Kevin McCarthy Speaker of the House

  • The final vote tally was 216 for Kevin McCarthy, 211 for Democrat Leader Rep. Hakeem Jeffries and six ‘present’ votes 
  • After the 14th ballot left McCarthy one vote short of the speakership, he immediately walked over to ‘present’ voters Lauren Boebert and Matt Gaetz
  • Rep. Mike Rogers then lunged at Gaetz and had to be held back by Rep. Richard Hudson before an all-out fist fight could break out on the House floor 

On the 15th ballot during a four-day series, Rep. Kevin McCarthy finally won the coveted title: Speaker of the House.

‘That was easy, huh?’ McCarthy began in his victory speech, shortly after South Carolina Rep. Mike Rogers had to stop him from attacking Florida Rep. Matt Gaetz.

The two Republicans nearly came to blows over Gaetz’s refusal to endorse McCarthy on the 14th ballot, costing him that race, and the violent clash came as tempers frayed over the mammoth voting process.


Hakeem, I must warn you, two years ago I got 100 percent of the votes in my conference,” McCarthy continued in an attempt to act as a peacemaker.

He looked at Democratic leader Hakeem Jeffries, whose party was united behind him during the race for the speakership.

‘Leader Jeffries, there will be times when we agree. And many times we will differ. I promise our discussions will be passionate but never personal,” McCarthy said.


‘Now, the hard work begins.’

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“We are going to pass bills to address the nation’s challenges, from the wide-open southern borders to the latest US energy policies to indoctrination in our schools,” he added. We’ll use the power of the bag and the power of the subpoena to get the job done.

The new president added: ‘We will also address America’s long-term challenges: debt and the Chinese Communist Party. Congress must speak with one voice on these two issues.’

He said one of the House’s “first hearings” would be on the US-Mexico border and that the first bill he would introduce would be to “repeal funding for 87,000 new IRS agents.”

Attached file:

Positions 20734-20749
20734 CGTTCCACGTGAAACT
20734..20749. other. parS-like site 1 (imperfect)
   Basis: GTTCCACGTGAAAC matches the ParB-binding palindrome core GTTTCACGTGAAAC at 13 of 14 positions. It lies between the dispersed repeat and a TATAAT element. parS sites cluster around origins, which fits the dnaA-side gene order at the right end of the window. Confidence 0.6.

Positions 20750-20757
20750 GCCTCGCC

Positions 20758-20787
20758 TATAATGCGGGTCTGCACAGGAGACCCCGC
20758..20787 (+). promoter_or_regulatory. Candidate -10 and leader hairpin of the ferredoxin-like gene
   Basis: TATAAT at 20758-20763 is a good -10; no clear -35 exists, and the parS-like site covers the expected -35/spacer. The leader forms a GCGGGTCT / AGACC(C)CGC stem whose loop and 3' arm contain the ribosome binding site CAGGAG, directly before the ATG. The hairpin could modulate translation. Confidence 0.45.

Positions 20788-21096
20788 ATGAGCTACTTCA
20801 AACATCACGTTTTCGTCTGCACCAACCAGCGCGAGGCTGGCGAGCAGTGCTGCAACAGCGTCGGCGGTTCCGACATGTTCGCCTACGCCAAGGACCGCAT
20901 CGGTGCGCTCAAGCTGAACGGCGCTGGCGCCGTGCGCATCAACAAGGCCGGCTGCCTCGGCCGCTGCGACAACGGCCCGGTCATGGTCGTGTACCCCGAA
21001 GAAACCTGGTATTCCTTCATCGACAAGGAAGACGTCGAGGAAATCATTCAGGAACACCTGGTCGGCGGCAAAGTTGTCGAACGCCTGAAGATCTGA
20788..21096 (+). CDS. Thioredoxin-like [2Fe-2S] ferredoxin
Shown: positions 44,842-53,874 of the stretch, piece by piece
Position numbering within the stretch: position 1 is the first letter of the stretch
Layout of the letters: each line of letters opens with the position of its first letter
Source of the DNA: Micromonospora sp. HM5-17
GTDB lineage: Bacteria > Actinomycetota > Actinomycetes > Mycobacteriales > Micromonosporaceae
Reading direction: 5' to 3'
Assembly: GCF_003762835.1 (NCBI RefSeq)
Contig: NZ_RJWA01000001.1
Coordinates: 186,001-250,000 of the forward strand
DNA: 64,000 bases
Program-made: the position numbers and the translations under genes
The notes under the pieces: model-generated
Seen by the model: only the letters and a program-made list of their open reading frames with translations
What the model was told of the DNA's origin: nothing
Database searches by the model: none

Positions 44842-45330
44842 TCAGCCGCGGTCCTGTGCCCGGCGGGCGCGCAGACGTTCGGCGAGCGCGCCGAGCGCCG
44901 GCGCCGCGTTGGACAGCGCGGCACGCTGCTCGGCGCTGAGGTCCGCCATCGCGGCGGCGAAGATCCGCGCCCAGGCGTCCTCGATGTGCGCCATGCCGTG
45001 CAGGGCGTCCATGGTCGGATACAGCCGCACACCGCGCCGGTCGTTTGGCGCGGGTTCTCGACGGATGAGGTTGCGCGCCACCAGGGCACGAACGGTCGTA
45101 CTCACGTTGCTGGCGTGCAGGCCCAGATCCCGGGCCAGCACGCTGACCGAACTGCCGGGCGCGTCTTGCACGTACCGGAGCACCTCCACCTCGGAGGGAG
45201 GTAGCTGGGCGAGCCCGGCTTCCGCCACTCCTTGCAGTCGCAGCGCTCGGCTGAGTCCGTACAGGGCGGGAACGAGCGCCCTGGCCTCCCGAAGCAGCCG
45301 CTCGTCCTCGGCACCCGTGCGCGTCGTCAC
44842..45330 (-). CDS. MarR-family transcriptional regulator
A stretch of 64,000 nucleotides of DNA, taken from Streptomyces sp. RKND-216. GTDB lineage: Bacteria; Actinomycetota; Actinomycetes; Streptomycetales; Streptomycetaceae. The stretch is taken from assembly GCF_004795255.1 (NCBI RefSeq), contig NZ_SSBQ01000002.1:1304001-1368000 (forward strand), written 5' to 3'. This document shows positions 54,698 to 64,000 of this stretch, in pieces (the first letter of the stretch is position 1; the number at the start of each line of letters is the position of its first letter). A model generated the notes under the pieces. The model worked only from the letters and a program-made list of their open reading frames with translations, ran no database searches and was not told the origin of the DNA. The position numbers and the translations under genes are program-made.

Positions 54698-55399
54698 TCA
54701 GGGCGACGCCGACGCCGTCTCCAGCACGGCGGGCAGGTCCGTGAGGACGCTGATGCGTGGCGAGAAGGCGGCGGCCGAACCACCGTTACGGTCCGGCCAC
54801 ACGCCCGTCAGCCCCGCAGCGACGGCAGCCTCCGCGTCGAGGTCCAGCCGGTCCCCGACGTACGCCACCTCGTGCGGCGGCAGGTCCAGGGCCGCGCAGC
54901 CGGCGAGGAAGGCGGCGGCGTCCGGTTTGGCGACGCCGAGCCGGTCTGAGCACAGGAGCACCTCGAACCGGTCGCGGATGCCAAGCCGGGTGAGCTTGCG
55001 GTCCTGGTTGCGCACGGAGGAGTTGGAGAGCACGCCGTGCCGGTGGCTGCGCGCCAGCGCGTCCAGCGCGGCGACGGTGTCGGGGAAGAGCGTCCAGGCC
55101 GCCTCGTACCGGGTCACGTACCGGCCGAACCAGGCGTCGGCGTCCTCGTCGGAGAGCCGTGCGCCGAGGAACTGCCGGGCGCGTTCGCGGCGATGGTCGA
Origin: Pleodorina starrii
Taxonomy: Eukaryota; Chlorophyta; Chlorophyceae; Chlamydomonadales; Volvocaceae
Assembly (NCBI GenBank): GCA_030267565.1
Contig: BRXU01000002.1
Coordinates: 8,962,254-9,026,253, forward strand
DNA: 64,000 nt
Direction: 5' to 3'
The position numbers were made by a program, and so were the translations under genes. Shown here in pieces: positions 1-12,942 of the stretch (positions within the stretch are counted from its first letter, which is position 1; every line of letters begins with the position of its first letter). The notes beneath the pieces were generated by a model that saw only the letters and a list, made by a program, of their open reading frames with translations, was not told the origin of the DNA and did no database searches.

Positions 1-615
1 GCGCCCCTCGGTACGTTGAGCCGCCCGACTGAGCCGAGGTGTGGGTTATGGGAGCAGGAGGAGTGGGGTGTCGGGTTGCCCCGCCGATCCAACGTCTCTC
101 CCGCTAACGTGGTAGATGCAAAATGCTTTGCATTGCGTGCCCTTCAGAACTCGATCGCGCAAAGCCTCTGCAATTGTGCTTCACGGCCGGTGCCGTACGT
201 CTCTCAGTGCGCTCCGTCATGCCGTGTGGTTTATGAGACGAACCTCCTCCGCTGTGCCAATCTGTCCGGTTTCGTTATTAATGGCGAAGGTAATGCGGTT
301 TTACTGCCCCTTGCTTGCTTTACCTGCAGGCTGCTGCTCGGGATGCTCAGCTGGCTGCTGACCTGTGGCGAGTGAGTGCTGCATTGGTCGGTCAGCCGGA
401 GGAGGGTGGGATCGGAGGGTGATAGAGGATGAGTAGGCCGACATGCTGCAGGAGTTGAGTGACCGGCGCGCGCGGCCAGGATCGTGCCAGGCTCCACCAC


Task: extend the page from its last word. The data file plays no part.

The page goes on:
After the longest vote for the gavel since the Civil War, McCarthy’s victory was confirmed on the final vote at 12:30 a.m. Saturday morning when four hardline Republicans conceded by voting ‘present’.

His victory followed utter chaos on the House floor when Republican Rep. Mike Rogers lunged at Matt Gaetz and his colleagues had to stop him.

Kevin McCarthy becomes Speaker on 15th ballot after violent scenes in Congress

The Republican House achieved its victory by making significant concessions to the group of rebels who have demanded more power in the party.


After four protracted days of multiple elections and flagging patience, McCarthy turned more than a dozen reluctant conservatives into supporters, including the chairman of the House Freedom Caucus, leaving him within steps of taking the gavel for the new Congress.

When the House resumed for Friday night session, the California Republican had been on the cusp of victory in round 14 but fell short by one vote.

But after the 15th ballot an ‘USA’ chant broke out. among strident Republicans when House Secretary Cheryl Johnson announced that McCarthy would preside over the 118th Congress.


On the final ballot, four Republican holdouts — Reps. Bob Good, Virginia, Eli Crane, Ariz., Matt Rosendale, Mont., and Andy Biggs, Ariz. — changed their votes to ‘present,’ giving McCarthy the majority vote. he needed for victory.

They joined Reps. Matt Gaetz of Florida and Lauren Boebert of Colorado in switching to ‘present’ votes after days of voting for a candidate other than McCarthy.

The final vote count was 216 for McCarthy, 212 for the Democratic leader, Rep. Hakeem Jeffries of New York, and six “present” votes.


In the final vote, even Gaetz rose to his feet to applaud with most of the rest of the caucus when McCarthy cast his vote for himself. It was reported that Gaetz would vote “yes” for McCarthy in this final round, but did not after it became clear that McCarthy would win even if he continued to vote present.

Moments earlier, utter chaos erupted on the floor of the House of Representatives when the 14th president’s ticket left McCarthy one vote away.

The California Republican immediately reached out to Gaetz and Boebert, presumably intending to persuade them to change their “current” votes to “yes.”


Rep. Mike Rogers of Alabama then lunged at Gaetz and had to be held back by Rep. Richard Hudson of North Carolina before a fistfight broke out on the House floor.